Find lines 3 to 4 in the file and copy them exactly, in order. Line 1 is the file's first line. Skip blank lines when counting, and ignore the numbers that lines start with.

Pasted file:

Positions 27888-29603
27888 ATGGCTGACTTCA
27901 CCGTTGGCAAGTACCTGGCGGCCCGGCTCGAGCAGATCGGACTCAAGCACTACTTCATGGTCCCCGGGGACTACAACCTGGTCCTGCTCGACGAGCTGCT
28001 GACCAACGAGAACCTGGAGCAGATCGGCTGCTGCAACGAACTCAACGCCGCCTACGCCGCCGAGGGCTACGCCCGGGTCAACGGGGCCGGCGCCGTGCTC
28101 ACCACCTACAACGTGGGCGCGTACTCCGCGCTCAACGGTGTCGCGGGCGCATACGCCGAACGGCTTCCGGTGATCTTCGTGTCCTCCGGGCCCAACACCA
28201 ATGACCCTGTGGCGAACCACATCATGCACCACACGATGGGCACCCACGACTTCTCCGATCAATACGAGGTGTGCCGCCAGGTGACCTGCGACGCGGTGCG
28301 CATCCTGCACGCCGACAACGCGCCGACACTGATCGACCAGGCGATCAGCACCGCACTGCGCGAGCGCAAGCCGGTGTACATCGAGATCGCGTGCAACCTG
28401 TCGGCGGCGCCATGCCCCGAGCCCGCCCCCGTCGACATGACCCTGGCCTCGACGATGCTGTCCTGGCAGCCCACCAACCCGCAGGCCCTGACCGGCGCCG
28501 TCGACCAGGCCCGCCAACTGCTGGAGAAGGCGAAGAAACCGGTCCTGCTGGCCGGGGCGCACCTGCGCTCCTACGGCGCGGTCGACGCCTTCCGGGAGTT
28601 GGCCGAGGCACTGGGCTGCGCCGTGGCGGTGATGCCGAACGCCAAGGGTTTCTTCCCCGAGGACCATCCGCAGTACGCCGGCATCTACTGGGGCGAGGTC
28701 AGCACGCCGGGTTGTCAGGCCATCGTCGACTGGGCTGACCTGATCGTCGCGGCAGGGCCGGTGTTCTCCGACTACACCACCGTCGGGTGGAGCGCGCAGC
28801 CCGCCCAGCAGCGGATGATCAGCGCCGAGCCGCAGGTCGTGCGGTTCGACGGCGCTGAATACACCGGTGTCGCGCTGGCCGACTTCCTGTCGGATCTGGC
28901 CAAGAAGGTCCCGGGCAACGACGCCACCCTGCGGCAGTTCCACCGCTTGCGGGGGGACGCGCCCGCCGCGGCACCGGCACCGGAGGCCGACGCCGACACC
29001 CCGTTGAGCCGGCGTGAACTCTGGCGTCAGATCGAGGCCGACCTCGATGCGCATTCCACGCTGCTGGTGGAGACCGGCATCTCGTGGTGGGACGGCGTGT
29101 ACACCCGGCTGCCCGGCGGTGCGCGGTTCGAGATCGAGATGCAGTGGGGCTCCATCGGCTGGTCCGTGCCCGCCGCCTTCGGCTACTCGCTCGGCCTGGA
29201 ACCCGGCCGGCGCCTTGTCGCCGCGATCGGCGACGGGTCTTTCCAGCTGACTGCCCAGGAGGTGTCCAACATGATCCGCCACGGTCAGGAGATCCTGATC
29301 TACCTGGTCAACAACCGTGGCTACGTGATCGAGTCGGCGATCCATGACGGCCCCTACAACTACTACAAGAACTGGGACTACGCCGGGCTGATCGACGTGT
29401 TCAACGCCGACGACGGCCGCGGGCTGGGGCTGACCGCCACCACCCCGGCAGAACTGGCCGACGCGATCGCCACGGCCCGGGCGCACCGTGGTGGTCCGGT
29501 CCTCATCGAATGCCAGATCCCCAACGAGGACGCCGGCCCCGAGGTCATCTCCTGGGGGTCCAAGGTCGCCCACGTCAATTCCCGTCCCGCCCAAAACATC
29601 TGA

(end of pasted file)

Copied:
27901 CCGTTGGCAAGTACCTGGCGGCCCGGCTCGAGCAGATCGGACTCAAGCACTACTTCATGGTCCCCGGGGACTACAACCTGGTCCTGCTCGACGAGCTGCT
28001 GACCAACGAGAACCTGGAGCAGATCGGCTGCTGCAACGAACTCAACGCCGCCTACGCCGCCGAGGGCTACGCCCGGGTCAACGGGGCCGGCGCCGTGCTC